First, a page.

1. A therapeutic composition comprising a compound having the formula:
NHCOOR wherein R represents a radical selected from the group consisting of ethyl, p-hydroxy ethyl and allyl, a compound selected from the group consisting of 2,4-diamino s-triazine, 2-amiuo-4-p-carboxy ethyl amino s-triazine, 2,4- (B-carboxy ethyl amino) s-triazine, 2-amino-4-anilino- 1,3,5-triazine, 2-amino-4-(p-chloroa-nilino)-1,3,5-triazine and the nontoxic salts thereof, and a pharmaceutical carrier.
2. A therapeutic composition comprising p-sulfamyl a hydroxy ethyl carbanilate, 2-amino-4- -anilino-1,3,5-triazine and a pharmaceutical carrier.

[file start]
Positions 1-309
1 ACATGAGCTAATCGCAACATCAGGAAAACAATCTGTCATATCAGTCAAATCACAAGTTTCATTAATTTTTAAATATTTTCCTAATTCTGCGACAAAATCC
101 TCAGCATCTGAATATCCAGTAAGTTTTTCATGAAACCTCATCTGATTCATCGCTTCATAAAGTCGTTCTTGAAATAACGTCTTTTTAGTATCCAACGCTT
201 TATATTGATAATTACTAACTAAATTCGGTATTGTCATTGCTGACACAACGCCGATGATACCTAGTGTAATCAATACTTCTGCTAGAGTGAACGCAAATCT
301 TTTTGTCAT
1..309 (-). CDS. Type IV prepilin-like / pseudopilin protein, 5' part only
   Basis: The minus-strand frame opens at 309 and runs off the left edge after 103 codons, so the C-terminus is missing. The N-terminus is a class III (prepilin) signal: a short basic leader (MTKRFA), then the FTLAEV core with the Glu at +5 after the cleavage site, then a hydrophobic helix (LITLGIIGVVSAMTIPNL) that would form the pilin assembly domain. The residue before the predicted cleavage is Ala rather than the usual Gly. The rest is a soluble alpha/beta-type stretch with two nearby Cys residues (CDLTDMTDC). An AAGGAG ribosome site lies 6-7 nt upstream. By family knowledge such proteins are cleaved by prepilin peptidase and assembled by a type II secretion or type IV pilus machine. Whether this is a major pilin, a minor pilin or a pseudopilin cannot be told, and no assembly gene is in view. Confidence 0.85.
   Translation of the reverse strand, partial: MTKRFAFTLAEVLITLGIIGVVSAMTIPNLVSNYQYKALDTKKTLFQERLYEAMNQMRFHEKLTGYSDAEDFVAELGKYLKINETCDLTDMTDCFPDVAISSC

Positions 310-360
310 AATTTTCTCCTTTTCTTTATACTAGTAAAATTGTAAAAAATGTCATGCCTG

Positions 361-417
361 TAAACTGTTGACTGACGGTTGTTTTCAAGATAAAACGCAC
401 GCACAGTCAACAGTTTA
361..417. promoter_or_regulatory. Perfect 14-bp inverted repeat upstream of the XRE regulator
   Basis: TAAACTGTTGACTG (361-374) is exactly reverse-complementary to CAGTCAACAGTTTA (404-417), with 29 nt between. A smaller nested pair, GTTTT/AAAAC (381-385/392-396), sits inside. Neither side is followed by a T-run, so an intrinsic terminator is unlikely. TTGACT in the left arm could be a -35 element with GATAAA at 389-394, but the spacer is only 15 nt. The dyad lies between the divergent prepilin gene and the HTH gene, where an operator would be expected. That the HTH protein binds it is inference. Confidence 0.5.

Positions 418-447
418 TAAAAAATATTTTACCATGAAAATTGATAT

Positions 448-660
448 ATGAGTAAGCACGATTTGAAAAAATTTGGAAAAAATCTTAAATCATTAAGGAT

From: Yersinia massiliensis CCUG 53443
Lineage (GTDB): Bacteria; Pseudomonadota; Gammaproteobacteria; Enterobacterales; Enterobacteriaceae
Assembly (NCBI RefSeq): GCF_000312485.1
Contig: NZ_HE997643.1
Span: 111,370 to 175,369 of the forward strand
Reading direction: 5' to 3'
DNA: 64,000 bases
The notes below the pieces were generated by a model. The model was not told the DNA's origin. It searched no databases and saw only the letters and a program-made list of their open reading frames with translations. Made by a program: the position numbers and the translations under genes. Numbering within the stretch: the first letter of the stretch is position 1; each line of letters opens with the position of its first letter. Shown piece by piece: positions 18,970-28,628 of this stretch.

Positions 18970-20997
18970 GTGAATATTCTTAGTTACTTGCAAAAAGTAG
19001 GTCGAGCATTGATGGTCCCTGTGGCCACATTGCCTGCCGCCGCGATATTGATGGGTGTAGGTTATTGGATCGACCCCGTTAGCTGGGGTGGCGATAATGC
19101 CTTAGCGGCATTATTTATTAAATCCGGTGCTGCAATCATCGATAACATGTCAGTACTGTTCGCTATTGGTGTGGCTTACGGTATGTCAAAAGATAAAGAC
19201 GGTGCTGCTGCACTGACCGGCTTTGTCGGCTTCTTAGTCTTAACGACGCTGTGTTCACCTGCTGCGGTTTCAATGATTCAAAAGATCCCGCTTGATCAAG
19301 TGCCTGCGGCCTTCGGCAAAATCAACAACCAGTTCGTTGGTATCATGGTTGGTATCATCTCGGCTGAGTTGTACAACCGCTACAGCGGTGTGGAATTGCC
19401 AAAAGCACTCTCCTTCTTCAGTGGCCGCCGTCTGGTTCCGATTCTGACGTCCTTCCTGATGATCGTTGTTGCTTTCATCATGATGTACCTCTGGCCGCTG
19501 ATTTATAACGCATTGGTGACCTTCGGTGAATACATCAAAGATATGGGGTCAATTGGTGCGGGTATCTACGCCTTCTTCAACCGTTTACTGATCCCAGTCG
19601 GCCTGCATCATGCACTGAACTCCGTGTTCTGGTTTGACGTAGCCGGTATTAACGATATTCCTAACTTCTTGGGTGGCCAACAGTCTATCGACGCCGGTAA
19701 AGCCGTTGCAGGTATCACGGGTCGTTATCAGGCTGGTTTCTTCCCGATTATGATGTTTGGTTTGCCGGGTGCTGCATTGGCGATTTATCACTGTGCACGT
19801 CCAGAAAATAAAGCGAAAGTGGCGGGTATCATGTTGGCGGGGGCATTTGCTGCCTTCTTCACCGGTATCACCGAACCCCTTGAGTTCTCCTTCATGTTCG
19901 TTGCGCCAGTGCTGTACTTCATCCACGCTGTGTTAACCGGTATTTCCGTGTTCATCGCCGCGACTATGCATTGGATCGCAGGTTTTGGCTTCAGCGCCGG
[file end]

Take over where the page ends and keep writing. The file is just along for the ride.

3. A therapeutic composition comprising p-sulfamyl ethyl carbanilate, 2-amino-4-anilino-1,3,5-triazine and a pharmaceutical carrier.
4. A therapeutic composition comprising p-sulfamyl allyl carbanilate, 2-amino-4-anilino-1,3,5-triazine and a pharmaceutical carrier.
5. A therapeutic composition comprising p-sulfamyl References Cited in the file of this patent U.S. Dispensatory, 25th ed., pp. 191-492.
J. Am. Chem. Soc., vol. 72, November 1950, pp. 4893-4896.
Chem. Abst., vol. 41, 1947, pp. 4809-4811.
Vogl: Diuretic Ther., Williams and Wilkins Co., 1953, p. 47, Baltimore, Md.
I.A.M.A., vol. 151, No. 16, Apr. 18, 1953, p. 1430.